A power of attorney for personal care is a document where you name someone to become your attorney to make personal care decisions on your behalf if you become mentally incapable of making those decisions yourself. An attorney is not a lawyer but a person that you trust to make decisions for you when you are not able to do so yourself. Personal care decisions refer to decisions about your health care and medical treatment, diet, housing, clothing, hygiene and safety. A power of attorney for personal care lets you state what you want and what you do not want with respect to your personal care decisions (these are called wishes). For example, if there are certain medical procedures you would not wish to receive, such as blood transfusions, you would specifically state that in your power of attorney for personal care. No decision can be made by an attorney for personal care unless you have been found to be mentally incapable of making that decision.

Continuing Power of Attorney for Property

A continuing power of attorney for property is a legal document that lets you appoint an attorney to make financial and other property decisions for you. An attorney is not a lawyer but a person that you trust to make decisions and manage your property on your behalf. Depending on how the power of attorney is written, your attorney may have authority to: (1) act for you both when you are capable and when you are mentally incapable; or (2) act only when you have been found mentally incapable of managing your property/finances in accordance with the law. In order to ensure the validity of this power of attorney, it must either be called a "continuing power of attorney for property" or it must specifically state that your attorney has been given the right to continue acting for you if you become mentally incapable.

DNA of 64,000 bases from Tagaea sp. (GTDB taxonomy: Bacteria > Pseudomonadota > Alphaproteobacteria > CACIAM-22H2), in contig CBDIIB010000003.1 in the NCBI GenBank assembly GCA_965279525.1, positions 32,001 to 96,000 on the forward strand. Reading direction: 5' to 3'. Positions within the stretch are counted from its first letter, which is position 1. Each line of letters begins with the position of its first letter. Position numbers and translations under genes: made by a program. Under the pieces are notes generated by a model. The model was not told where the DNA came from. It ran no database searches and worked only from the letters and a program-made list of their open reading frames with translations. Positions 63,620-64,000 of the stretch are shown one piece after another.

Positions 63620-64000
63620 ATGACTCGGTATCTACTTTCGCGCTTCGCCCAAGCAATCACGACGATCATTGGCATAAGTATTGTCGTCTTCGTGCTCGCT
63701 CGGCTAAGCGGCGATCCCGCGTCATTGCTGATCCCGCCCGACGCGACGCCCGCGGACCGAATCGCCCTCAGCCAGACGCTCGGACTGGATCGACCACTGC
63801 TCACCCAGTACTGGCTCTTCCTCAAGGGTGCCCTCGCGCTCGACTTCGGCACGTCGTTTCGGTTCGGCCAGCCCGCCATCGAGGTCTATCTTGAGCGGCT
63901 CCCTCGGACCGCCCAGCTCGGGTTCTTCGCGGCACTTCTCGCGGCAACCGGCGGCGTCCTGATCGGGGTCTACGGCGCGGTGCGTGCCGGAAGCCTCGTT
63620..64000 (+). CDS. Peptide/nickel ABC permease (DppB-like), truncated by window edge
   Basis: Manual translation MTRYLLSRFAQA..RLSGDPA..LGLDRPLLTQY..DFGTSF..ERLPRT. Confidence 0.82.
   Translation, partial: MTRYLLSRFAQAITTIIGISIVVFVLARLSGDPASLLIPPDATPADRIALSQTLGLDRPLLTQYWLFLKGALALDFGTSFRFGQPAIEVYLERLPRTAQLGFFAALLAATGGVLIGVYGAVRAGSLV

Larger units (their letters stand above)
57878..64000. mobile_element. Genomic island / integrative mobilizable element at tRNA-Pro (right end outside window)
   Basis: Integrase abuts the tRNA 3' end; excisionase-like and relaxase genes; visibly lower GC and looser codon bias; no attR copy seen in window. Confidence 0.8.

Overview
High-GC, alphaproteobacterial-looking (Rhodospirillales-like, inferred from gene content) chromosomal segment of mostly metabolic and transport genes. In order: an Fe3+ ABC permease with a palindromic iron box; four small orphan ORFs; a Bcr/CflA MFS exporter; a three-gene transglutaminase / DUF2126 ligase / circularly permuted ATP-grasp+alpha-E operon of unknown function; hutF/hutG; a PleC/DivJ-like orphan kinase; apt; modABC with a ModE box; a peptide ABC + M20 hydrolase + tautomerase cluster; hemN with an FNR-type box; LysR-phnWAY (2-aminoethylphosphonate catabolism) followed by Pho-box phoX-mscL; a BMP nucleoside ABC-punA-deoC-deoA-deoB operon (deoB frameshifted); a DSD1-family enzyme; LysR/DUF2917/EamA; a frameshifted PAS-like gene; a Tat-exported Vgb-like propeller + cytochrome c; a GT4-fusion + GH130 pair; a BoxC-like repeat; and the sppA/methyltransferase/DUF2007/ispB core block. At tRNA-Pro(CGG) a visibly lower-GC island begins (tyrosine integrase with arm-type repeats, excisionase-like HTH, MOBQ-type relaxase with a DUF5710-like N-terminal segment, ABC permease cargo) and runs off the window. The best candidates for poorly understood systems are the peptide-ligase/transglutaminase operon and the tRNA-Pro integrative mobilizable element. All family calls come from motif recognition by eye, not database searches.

Elder Abuse - Introduction

Elder abuse is harm done to an older person by someone in a special relationship to the older person.

Elder abuse includes:

  • Physical abuse such as slapping, pushing, beating or forced confinement;
  • Financial abuse such as stealing, fraud, extortion or misusing a power of attorney;
  • Sexual abuse as sexual assault or any unwanted form of sexual activity;
  • Neglect as failing to give an older person in your care food, medical attention, or other necessary care or abandoning an older person in your care; and
  • Emotional abuse as in treating an older person like a child or humiliating, insulting, frightening, threatening or ignoring an older person.

Elder abuse can sometimes also be a crime under the Criminal Code of Canada. Examples of possible crimes include:

  • Physical abuse such as assault, assault with a weapon or causing bodily harm, aggravated assault, sexual assault with a weapon, aggravated sexual assault, forcible confinement, murder or manslaughter;
  • Financial abuse such as theft, theft by holding power of attorney, stopping mail with intent, extortion, forgery or fraud; Sexual abuse such as sexual assault with a weapon or aggravated sexual assault;
  • Neglect such as criminal negligence causing bodily harm or death or failure to provide necessaries of life; and
  • Emotional abuse such as intimidation, uttering threats or harassing telephone calls.